Quandary in Maryland: Can Lawmaker Vote Twice on Same Bill? | NBC4 Washington
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Quandary in Maryland: Can Lawmaker Vote Twice on Same Bill?

At issue is a measure that would allow felons to vote while they're on probation or parole.

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    Maryland lawmakers have a potential quandary on their hands that is rare, if not unprecedented: Can one of their own vote twice on the same bill?

    At issue is a measure that would allow felons to vote while they're on probation or parole. Supporters say it's an important measure to help reintegrate felons into society at a time when lawmakers hope to reduce recidivism and control corrections spending, but opponents say those felons haven't yet paid their debt to society.

    Republican Gov. Larry Hogan has vetoed it. The House got just enough votes to override the veto last month.

    Here's where it gets tricky: the lawmaker who will likely be the deciding Senate vote was recently appointed to his seat after already voting for the override as a member of the House. While Democrats say recent legal advice of counsel indicates it's OK for the new senator to vote on the bill again in his new role, Republicans aren't so sure.

    Sandra Brantley, counsel to the Democratic-led General Assembly, wrote that she believes the vote is fine because each chamber can judge the qualifications of its members.

    In a written letter of advice last week, however, she noted a potential counterargument that allowing a legislator to vote twice violates a requirement for the two houses to be "distinct.'' But, Brantley wrote, the "more reasonable and persuasive view'' is that a senator appointed to fill a vacancy may vote as the qualified senator of his or her district.

    "I can find no authority in Maryland law or elsewhere that precludes the senator from voting under these circumstances,'' Brantley wrote.

    But Sen. J.B. Jennings, the Senate minority leader who asked for the opinion, said the matter could end up being challenged in court.

    "This is something that a lot of people are passionate about, and somebody out there could definitely stand up and say, 'This isn't right,''' Jennings, a Republican, said.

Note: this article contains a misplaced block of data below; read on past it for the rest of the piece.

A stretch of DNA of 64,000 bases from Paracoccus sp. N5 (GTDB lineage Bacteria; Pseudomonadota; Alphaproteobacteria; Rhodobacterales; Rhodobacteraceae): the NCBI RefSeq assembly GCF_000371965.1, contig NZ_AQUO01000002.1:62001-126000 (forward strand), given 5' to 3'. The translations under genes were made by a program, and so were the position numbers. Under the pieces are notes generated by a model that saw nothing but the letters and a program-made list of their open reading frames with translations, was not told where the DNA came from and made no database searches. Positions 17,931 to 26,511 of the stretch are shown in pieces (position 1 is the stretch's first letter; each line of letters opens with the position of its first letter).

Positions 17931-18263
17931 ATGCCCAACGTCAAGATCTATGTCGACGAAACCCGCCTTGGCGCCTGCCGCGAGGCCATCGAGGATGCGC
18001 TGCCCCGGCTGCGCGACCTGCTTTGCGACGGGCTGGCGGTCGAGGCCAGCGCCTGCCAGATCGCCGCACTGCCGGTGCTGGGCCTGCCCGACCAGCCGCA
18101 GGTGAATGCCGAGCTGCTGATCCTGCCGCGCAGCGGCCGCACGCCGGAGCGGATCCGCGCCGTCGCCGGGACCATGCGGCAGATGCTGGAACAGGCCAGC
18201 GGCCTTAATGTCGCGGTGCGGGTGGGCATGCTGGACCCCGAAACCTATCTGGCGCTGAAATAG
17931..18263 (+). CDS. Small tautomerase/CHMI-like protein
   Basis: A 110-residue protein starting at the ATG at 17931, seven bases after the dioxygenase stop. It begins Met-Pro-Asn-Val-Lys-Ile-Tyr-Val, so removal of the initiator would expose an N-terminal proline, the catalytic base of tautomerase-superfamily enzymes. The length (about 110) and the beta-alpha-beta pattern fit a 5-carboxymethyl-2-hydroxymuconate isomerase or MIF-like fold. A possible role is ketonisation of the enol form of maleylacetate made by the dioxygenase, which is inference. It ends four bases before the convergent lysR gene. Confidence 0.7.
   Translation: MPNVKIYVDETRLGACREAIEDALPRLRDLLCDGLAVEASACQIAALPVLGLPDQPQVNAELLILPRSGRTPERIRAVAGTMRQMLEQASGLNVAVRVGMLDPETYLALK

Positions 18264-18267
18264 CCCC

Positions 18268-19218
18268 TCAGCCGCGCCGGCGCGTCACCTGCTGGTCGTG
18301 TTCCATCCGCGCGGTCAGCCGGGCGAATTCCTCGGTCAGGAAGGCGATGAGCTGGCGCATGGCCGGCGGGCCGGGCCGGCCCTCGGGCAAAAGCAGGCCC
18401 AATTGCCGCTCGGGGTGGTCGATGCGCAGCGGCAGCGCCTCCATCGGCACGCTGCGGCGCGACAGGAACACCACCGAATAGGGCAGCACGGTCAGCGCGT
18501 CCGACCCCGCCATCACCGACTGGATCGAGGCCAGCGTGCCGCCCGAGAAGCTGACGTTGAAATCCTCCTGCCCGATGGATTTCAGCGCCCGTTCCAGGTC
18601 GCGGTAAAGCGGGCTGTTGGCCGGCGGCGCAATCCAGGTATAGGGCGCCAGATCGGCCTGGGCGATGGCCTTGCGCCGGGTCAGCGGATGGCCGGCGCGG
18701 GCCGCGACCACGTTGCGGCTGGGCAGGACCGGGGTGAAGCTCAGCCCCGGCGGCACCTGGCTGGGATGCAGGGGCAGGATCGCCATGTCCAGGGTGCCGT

Last month, Del. Craig Zucker was one of the 85 votes in the House for the override, the bare minimum needed to reach a three-fifths majority. Zucker, a Democrat, was sworn in last week to replace a retiring senator, whose departure left the body one vote short of the 29 needed for the three-fifths majority.

    Zucker was officially appointed to the Senate by none other than the Republican governor, who is required to appoint the candidate chosen by officials of the party of the lawmaker who left the office.

    Republicans, who oppose the bill, have been critical of the Senate for twice postponing a vote, which is now set for Tuesday, the third time it has been set.

    Last month, when the vote was first postponed, Republican Sen. Stephen Hershey asked on the Senate floor whether the delay was simply a stall tactic so that the appointed senator could take office and give Democrats the needed majority. Senate President Thomas V. Mike Miller's response was succinct: "Yes,'' prompting laughter and applause from supporting senators in the chamber.

    The vote was delayed again Friday, after Zucker's appointment, because three Democratic senators were not in the chamber when the measure came up.

    "You know, this has been hanging over our head for the last four weeks,'' Jennings said.

    But Democrats say every senator in the chamber should be able to vote on the override.

    "We would want you to have that same opportunity to cast your red vote for the bill for your constituents,'' Sen. Joan Conway, D-Baltimore, said Friday.